In the Strategic Plot for the David’s Island Competition, for example, speculations about content and programmatic structure emerge from a number of sources, not the least of which is the imagined potential in the space of the Plot itself. Like a game board or a map, it occupies a representational territory between landscape and architecture, incorporating notations for future development. Material configurations coalesce with diagrammatic and durational marks, opening representational borders and cultivating more fluid ideological, material, and temporal assemblies.
In the Fast Twitch drawing, I set out to explore desert occupations linked to ground, sky, and horizon. This drawing includes territorial marking, notation, language, and material indications. As it developed, my interests expanded to include hybrid archetypes, subtle shifts in perceptual awareness, incompleteness, and relations between rhetorical structuring and embodied experience. The drawing examines these interests through varied communicative levels, opening analogical and intuitive means towards the generation of a proposal for desert occupation. Conventional drawing types intermingle with other invented representational techniques, enabling the emergence and eventual synthesis of a range of ideas, with material and spatial ramifications nearly impossible through more traditional drawings.
The Metaspheric Zoo (a cross between “metaphor” and “atmosphere”) is a speculative proposal for the Prague Biennale. It is the first in a series of preparatory drawings to discover and theorize the zoo. Its primary topical, relational, and programmatic attitudes were established through an image combining characteristics of a puzzle, a geographic matrix, and a taxonomic inventory. Ambient surfaces tease coded and indexical marks. Instrumental practices are crossed with language and invented “characters” toward the creation of a synthetic, incomplete, and strangely familiar whole. From this beginning, programmatic interests in botanic surfacing, a roving taxidermy, and a vessel for obsolete atmospheres emerge, confronting the disparate impulses of instinct and desire which are all but eradicated from our over-programmed society.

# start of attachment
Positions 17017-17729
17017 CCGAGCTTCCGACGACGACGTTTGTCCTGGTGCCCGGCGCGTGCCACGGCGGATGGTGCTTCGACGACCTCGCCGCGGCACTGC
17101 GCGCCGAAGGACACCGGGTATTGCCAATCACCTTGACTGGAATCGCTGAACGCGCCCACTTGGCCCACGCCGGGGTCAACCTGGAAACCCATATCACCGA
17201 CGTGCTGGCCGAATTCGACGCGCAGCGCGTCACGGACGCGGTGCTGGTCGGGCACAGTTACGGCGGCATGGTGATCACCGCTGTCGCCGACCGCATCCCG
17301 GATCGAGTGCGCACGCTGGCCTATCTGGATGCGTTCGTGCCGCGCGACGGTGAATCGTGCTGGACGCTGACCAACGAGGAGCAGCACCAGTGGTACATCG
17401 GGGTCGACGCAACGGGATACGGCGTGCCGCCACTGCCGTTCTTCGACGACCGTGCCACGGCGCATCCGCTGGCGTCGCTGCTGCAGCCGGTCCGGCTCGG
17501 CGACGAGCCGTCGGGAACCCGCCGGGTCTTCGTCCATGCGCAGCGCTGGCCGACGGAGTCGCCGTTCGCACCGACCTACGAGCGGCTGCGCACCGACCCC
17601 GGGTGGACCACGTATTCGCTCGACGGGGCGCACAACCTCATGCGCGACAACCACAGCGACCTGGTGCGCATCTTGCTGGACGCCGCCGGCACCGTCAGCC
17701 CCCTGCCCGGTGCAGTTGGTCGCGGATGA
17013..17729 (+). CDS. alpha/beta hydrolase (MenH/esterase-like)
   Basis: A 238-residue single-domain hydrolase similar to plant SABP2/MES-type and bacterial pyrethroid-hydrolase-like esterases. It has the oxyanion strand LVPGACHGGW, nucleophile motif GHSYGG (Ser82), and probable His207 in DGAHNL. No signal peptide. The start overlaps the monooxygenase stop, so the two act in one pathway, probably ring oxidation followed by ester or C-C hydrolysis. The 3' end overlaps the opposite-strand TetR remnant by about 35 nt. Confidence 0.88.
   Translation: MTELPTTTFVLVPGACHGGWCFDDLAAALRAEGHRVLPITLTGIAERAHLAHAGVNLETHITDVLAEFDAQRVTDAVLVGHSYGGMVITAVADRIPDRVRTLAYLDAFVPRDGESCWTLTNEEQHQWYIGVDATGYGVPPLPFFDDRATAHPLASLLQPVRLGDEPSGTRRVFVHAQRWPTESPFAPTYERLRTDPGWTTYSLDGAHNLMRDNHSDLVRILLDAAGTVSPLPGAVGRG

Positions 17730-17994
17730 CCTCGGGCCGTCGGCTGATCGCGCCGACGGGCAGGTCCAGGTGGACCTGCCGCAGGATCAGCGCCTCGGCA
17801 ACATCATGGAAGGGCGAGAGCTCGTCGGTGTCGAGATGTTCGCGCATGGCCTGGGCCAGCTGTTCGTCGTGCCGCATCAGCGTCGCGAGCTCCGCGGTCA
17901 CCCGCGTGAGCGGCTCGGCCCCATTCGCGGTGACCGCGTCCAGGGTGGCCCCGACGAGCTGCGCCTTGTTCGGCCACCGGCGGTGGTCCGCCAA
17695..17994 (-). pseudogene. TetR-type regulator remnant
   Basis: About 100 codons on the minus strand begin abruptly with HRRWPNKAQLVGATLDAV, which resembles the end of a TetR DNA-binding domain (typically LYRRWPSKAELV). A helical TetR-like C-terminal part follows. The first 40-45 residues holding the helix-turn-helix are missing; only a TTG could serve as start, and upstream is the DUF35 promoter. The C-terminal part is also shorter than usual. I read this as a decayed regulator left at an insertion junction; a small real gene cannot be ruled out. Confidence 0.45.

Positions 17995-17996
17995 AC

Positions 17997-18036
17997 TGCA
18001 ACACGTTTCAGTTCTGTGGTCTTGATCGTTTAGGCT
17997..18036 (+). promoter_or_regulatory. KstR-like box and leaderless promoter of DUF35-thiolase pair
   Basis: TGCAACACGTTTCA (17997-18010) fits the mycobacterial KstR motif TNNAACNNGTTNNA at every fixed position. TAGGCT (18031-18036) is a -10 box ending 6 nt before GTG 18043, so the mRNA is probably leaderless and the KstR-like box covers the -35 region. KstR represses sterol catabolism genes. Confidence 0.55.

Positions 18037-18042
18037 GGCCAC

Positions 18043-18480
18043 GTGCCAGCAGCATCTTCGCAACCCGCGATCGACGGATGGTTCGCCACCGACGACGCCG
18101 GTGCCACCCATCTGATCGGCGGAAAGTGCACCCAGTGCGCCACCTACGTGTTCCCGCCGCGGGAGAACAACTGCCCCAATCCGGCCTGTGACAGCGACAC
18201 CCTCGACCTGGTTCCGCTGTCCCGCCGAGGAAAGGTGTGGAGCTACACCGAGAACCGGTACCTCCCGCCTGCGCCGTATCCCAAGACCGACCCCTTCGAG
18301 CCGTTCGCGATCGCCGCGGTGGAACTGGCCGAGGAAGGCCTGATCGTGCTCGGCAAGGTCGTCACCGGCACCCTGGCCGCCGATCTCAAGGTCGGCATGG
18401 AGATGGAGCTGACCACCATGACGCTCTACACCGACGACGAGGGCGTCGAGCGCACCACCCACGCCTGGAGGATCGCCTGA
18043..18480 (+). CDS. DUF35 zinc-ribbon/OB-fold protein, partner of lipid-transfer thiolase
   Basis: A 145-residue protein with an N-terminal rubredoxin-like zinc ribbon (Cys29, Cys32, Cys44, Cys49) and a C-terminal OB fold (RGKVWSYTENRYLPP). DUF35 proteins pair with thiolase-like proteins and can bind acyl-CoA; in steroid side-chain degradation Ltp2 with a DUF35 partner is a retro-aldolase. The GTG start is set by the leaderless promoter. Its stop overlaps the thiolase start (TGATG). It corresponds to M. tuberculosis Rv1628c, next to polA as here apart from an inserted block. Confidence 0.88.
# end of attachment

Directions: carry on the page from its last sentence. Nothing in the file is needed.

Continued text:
Although culturally grounded, drawing is a kind of personal cartography in which circumstance and creative identity coalesce toward spatial configurations. Drawing is a risk, and confronting the white surface, or black screen, is an act of violation. It is an assault on whiteness and abstraction.
By engaging varied and shifting levels of communication (in many ways analogous to our embodied experience of space), the speculative, imaginative, and latent capacities of drawing may make it possible to forget, momentarily, the scenic surface of the image. The possibility of seeing behind, beneath, and through the space of drawing—and the drawing of space—toward greater cultural agency and communicative range is the promise and provocation of architectural representation. Though the parameters have radically changed, the architectural drawing remains an unfinished and tantalizing project.